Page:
In defense of the Quran
In reality, if we consider that the Quran has a divine origin, as the Islamic belief does, it seems logic to conclude that it is in itself inimitable and inviolable, and therefore it does not need any defense or prophylaxis, as you cannot offend that which is the biggest (akbar) and that is beyond any other thing.
This seems to be suggested by the Quran itself, when it encourages the believers to react to blasphemy just by moving away and refraining to waste their time on discussions:
“And leave those who take their religion as amusement and diversion and whom the worldly life has deluded.” (6: 70)
“And it has already come down to you in the Book that when you hear the verses of Allah [recited], they are denied [by them] and ridiculed; so do not sit with them until they enter into another conversation.” (4: 140)
The Quran also forbid to offend the beliefs held by others:
“And do not insult those they invoke other than Allah, lest they insult Allah in enmity without knowledge. Thus We have made pleasing to every community their deeds. Then to their Lord is their return, and He will inform them about what they used to do.” (6: 108)
A sarcastic poem
The problem seems to be in the poem’s message, rather than in the imitation of the Quran, or actually, in what seem to understand by it. As in every communicative situation, the contexts, channel and reception might give different very connotations to every message. Social media is able to generate concurrent readings in very different context.
The Quran itself encourages the believers to react to blasphemy just by moving away and refraining to waste their time on discussions.
In Tunisia, where Islam is the majoritarian religion, as well as the emblem of some conservative political organizations, an irony on the Quran can be a means of transgression. Any belief or political idea can become a tool for social control. And there is no doubt that Islam can be used for that ideological purpose when institutionalized, in spite of the Quranic precepts: “There shall be no compulsion in the religion.” (2: 256), “The truth is from your Lord, so whoever wills – let him believe; and whoever wills – let him disbelieve.” (18: 29), among others.
It would be desirable that this wrong was solved at the discursive level, instead of turning religion into law and the transgression into crime, because faith is free. In any case, it is always good to remember that sense of humor can be one of the most power basis of spirituality.
Instrumentalization of Islamophobia
On the contrary, in the Europe or any other place where Isalmophobia is a means for the discrimination and social control of the Muslim population, any message that can be instrumentalized against Islam acquires a different nature and generates different reactions. For instance, these last months we have witnessed an unprecedented institutional, media and physical violence against Muslims in India, where they have been accused of spreading the Covid-19 virus, and almost of being the embodiment of the virus itself, with images and statements very close to those of antisemitism of the 30s.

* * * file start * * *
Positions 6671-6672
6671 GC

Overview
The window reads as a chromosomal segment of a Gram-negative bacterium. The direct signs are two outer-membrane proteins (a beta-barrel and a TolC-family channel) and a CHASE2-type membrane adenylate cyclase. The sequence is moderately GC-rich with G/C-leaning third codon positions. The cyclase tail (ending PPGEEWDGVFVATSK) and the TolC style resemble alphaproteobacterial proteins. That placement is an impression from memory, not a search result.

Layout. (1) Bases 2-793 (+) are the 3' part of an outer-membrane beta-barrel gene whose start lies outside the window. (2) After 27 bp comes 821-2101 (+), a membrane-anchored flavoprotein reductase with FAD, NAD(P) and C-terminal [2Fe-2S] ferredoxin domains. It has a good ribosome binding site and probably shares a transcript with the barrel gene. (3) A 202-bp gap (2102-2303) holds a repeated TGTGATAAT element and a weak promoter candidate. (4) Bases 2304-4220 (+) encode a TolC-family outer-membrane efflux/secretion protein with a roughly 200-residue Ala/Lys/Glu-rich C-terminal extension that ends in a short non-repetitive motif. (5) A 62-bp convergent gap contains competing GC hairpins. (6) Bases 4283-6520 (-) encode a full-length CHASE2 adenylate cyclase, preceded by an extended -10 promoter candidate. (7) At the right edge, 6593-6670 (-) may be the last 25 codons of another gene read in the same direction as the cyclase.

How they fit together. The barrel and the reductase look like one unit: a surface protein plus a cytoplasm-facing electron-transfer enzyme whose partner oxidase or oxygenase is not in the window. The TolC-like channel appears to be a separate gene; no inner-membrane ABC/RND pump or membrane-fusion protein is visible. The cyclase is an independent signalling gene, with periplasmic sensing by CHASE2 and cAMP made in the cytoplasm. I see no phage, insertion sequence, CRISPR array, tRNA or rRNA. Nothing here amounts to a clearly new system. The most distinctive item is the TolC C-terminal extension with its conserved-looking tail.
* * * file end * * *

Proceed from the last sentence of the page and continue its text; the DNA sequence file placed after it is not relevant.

In Europe, we have seen fake media campaigns against the Muslim communities as well, or against people of Moroccan origin or with any other feature linked to Islam, accusing them of breaking lockdown, opening mosques and enjoying some privileges that the rest of the population didn’t have. Likewise, in many countries (Spain among them) we have witness an increase in police violence and racial profiling. In this context, a controversy that links the holy book and the Covid-19 can become a way of nourishing an Islamophobic discourse, which already has a real impact on the Muslim population, in their social perceptions, and the repressive and security political measures being applied.
A controversy that links the holy book and the Covid-19 can become a way of nourishing an Islamophobic discourse.
Lastly, this controversy has a key importance in the communicative channel. Social media, in addition to contributing to the loss of communicative depth and details, unfortunately also allows for harassment and verbal violence. Bullying, pressure, threats, critics, revelation of personal data, offensive messages, identity theft, threats to one’s reputation, creation of fake profiles, etc. are some of the characteristics that define cyberbullying. Many of them have become common in social networks, especially when a message gains attention of delves into any controversial topic. The risk increases when the target is a woman, but it affects us all, even the President, in spite of having a protection that the rest of the citizens do not have.
For this reason, linking the threats made by certain individuals with regard to the “surah Kuruna” with “Islamic” terrorism, or with the condemning sentence issued by Khomeini against Salman Rushdie, seems more related to Islamophobia than to a real analysis of reality.